Sayaka Reborn

Sayaka Reborn

As Sayaka and Homura noted, balance in the world has to be maintained, which means that the wish that is granted has to be repaid via an equal amount of negativity in that world, which is accomplished by the despair of the magical girls and the curses they cast once they become witches. The bigger the wish granted to become a magical girl, the more curses they cast as witches.

While Kyubey may have seemed cute and innocent at the start, it’s now clear he’s just using humanity to further his own goals, even going so far as to mislead Sakura into believing Sayaka could be saved, resulting in her death, putting Homura and Madoka in the position where, the only person who can save the city from Walpurgis Night is Madoka if she turns into a Magical Girl. If he can’t trick her into becoming a magical girl, then he’s going to try to coerce her into it by threatening everyone she loves with destruction if she doesn’t.

Speaking of Sakura, she’s come off as a bit better character in these episodes. In a way, she and Sayaka aren’t very different: they both made wishes to help others, only to have those wishes turn against them.  Sakura decided to turn her despair into a philosophy of doing things only for herself while Sayaka just gave up and became a witch.  In any case, as Sakura mentioned, the only time becoming a Magical Girl makes sense is if you have nowhere else to turn, such as when she was living in abject poverty or when Mami used her wish to save herself from death.

As for Homura, she appears to know everything because she’s able to use time manipulation. Whether that means she’s able to go back in time and “start over” whenever she fails, I’m not sure. All we know is that she’s from another timeline. She may not be able to go back in time within the same timeline, though she is able to pause time. One would think this will eventually come into play again in the final three episodes.

It seems likely that Madoka will eventually become a Magical Girl under some circumstances. For example one wish that was suggested by Kyubey (even though he said he couldn’t make suggestions before) was for her to become an omnipotent god. Perhaps with such a wish she could avoid the heat death of the universe herself, and perhaps change her fate of becoming a witch that way.

Madoka Magica – Episodes 4 – 6

A new magical girl, Sakura, arrives in town to replace Mami, while at the same time Sayaka decides to become a magical girl in exchange for healing her disabled friend.  While Sayaka’s first battle goes OK, she is clearly outclassed by Sakura, who had no qualms about fighting her over Grief Seeds.  Homura asks Sakura to hold off on fighting until she can think of a peaceful solution but soon another confrontation takes place, and one of the secrets of being a magical girl are revealed…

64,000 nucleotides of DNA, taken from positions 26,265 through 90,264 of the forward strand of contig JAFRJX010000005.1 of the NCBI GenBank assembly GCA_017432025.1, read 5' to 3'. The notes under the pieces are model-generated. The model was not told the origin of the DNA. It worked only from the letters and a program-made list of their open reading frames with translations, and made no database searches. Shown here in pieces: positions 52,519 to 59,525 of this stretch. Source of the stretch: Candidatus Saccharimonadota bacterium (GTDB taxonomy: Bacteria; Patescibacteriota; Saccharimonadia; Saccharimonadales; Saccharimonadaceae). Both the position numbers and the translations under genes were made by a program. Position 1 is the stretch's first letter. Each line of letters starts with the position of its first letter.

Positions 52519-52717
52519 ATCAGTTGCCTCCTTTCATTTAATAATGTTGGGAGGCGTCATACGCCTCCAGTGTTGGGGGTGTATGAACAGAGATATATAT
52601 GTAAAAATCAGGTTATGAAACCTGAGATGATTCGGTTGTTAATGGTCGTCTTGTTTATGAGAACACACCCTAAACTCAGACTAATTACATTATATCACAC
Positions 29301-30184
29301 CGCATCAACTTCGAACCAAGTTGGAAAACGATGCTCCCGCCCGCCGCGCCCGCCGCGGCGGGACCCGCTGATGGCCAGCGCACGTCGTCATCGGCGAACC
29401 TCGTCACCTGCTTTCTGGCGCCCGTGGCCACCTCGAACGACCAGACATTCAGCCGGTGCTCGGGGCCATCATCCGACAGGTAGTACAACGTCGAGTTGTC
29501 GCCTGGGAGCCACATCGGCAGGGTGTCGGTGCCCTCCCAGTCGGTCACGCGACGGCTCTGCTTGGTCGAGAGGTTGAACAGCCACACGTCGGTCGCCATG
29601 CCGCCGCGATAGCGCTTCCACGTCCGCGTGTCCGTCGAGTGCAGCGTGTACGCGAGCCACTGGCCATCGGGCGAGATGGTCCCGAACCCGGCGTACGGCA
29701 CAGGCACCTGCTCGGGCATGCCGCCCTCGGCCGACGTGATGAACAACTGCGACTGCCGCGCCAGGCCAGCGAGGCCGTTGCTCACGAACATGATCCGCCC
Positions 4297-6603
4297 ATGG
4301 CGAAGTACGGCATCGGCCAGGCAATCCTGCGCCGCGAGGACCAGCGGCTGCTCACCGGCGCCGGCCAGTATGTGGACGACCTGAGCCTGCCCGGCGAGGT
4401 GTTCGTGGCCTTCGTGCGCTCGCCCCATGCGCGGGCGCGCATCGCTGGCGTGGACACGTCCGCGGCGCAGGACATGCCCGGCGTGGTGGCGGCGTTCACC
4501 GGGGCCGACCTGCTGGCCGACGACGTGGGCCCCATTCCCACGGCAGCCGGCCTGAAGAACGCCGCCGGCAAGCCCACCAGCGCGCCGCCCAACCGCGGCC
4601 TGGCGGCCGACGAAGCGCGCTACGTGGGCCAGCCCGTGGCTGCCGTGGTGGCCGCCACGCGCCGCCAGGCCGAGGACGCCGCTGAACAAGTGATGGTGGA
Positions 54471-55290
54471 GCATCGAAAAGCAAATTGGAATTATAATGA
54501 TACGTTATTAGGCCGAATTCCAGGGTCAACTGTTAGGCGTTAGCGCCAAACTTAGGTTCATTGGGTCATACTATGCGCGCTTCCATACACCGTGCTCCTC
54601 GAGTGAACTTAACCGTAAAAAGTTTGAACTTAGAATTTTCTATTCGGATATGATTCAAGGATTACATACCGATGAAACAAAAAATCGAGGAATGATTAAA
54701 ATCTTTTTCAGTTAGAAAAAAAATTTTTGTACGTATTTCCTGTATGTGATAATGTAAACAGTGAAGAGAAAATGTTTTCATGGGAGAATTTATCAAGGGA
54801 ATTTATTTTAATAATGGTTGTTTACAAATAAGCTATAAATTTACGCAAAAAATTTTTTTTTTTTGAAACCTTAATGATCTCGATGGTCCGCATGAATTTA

The two newest Magical Girls in Town

The two newest Magical Girls in Town

It’s becoming pretty clear that things aren’t all that they seem.  Sakura, who appears to have been a Magical Girl for a while, had no clue that her soul was contained not within her body but within her Soul Gem, and she wasn’t particularly happy with it either.  It’s clear that, despite the straightforwardness of the initial deal (any wish in exchange for becoming a magical girl), Kyubey isn’t telling the whole story to potential magical girls when he asks them to become one.  And if he didn’t say anything about this, what else might he not be saying? His nonchalant attitude toward not revealing the whole truth, and his annoyance at the girls’ reactions when he does is also rather disturbing.

Sayaka has become quite hostile since becoming a magical girl, though I can’t particularly blame her in Sakura’s case, since she clearly is fine with witches killing people just to increase her own power.  However, now that some things have been revealed to her, I wonder if she’ll be a little less gung-ho about it.  It’s obvious that Homura knew the nature of the Soul Gem, which makes one wonder what else she might know. She doesn’t seem particularly keen on sharing, though, at least for the moment. She seems mostly intent on Madoka not becoming a magical girl, which appears to be becoming a wiser and wiser choice, despite Kyubey’s increasing pressure for her to become one whenever Madoka feels helpless.

There was a lot about regretting becoming a magical girl in episode 5.  I’m wondering if Sayaka will start regretting that decision soon the more she learns what it actually means. Also, I’m wondering if Homura’s wish had something to do with being all knowing.  She knew Kyubey was going after Madoka. She knows people’s names even though she just met them. She seems to be very knowledgeable about all the subjects at school She seems to know an awful lot about the nature of the magical girls, and what not. She clearly doesn’t know the future, since she was as shocked by Mami’s death as anyone else, but she seems to “know” more than you would otherwise expect.